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Igniting Curiosity: British Science Week at Leweston School

Leweston students explore the exciting world of science during British Science Week.


British Science Week in Leweston Prep

One of the highlights of British Science Week at Leweston School is the wide range of interactive experiments available for students of all ages. These experiments are designed to be hands-on and engaging, allowing students to actively participate and learn through direct experience.

Students ranging from Reception Class to Prep 6 eagerly immersed themselves in a plethora of engaging and captivating science experiments.

IMG_4527 From the youngest learners in Reception Class, Prep 1, to the more advanced students in Prep 6, everyone participated in a fascinating bubble experiment. Armed with just water, washing up liquid, and Glycerine, pupils used straws to create a spectacle of bubbles. They explored the art of blowing multiple bubbles side by side and even within each other! Some exceptionally skilled students even showcased their ability to hold bubbles in their hands.

In addition to the bubble experiment, slime creations and moving scribble pots were a hit among students in Prep 3. Meanwhile, Prep 4 ventured into the realm of hands-on engineering by crafting their very own wooden, powered cars using elastic bands.

The excitement didn't stop there - Prep 6 embarked on a journey of discovery at theCanva Design DAF_TFhWdoo Winchester Science Centre. From delving into the intricacies of hearts and peak flow to unravelling the mysteries of planetary acoustics, every student relished the opportunity to broaden their scientific knowledge and explore a multitude of fascinating facts.

View the Prep gallery: 

British Science Week | Prep 2024

British Science Week in the Senior School

In the Senior School, Year 7 also participated in their own bubble experiment, exploring the different variables that could affect the outcomes. 

Year 8 created their own 'tumblewings' -  made from two pieces of paper which are connected and dropped to create a spinning motion, which highlights how air can also be a force.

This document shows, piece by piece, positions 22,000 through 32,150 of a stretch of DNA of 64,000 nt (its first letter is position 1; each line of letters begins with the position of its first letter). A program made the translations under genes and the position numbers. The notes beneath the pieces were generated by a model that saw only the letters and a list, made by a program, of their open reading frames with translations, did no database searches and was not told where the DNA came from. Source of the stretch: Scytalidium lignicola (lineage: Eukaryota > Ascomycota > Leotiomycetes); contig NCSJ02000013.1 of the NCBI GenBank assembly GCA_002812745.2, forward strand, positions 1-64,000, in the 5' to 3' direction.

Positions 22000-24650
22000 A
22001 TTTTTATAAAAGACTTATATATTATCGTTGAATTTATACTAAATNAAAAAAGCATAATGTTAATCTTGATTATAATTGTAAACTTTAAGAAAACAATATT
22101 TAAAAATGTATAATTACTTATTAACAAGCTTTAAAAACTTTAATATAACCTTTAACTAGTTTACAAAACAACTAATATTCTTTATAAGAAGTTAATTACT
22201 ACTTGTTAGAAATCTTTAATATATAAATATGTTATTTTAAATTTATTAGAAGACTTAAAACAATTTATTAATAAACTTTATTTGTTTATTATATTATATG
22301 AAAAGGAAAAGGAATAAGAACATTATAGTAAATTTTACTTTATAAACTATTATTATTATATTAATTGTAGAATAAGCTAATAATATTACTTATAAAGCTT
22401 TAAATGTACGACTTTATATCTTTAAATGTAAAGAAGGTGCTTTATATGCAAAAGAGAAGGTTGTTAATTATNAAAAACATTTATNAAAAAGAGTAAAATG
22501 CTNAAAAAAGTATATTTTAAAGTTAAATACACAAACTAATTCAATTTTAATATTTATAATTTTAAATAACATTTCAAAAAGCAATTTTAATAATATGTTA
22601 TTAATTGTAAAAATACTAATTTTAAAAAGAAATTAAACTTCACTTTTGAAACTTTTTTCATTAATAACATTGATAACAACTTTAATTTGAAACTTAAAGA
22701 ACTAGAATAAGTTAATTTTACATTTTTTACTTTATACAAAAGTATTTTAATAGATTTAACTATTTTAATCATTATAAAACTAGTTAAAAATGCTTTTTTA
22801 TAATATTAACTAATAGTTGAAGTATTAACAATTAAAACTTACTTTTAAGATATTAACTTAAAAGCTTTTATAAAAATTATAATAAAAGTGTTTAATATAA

IMG_0540 Year 7, 8 and 9 took part in a science assembly led by the Science Department. The assembly promoted accessible science for students with each teacher demonstrating a different experiment:

Dr Whale, Whoosh Bottle.

Mr Najako, Rijke Tube (singing tube).

Mr Hudson, Vortex cannon.

Dr. Philpott, Teddy Terror

View the Senior gallery:

British Science Week | Senior 2024



The week before British Science Week, Leweston's Science GCSE students went to Bath for a GCSE Live trip. Elizabeth, Year 10, wrote about the day:

The first speaker of the day was Professor Robert Winston, a medical doctor specialising in human fertility. His communication of this subject was incredibly engaging and was easy to listen to and learn from. He explained clearly what happens by using real footage of the actual moment when an egg is fertilised, which was really interesting to see.

Then, we listened to the Chief GCSE examiner, Stewart Chenery. He discussed the importance of looking at mark schemes and understanding question requirements to gain full marks. He also stated that you don't always have to elaborate; instead, he advised you to stick to the key points. He also highlighted the importance of command words; compare, evaluate, describe and explain.

The second speaker was Professor Dave Cliff, who is a research scientist in the area of computers for several companies. He discussed how computer technology can help generate bionic limbs that are fully functioning. He explained how, after time, the bionic limbs learn the person's habits and will function and be used in the same way that a person's real limb would, which was fascinating.

The next speaker was Dr Jess Wade, a physicist in the Blackett Laboratory at Imperial College London, specialising in Raman spectroscopy. Her research investigates polymer-based organic light-emitting diodes (OLEDs). Dr Jess talked about chirality, asymmetric in such a way that the structure and its mirror image are not superimposable, and how to utilise it in different areas.

IMG_0501 The next speaker was Professor Alice Roberts, a clinical anatomist of Public Engagement in Science at the University of Birmingham. She has presented various programmes on BBC2, authored four popular science books about anatomy and human evolution and writes a regular science column for The Observer. Professor Alice talked about archaeology and how, just from human remains and what they are buried with, you can figure out the person's place of origin, injuries, ethnicity, age of death and type of lifestyle, e.g. hunter, craftsman. It was amazing to hear all the background information of a person you can find out just from their bones.

The last speaker was Professor Andrea Sella, a Professor of Chemistry in the Faculty of Maths and Physical Science at UCL. Professor Andrea was a fantastic chemistry lecturer who explained chemical processes while actively using them on stage to illustrate his points. He was visually explaining how zebras get their stripes, which was amazing as it was super easy to understand due to the visible experiment going live on stage.

Overall, the day was both fascinating and stimulating.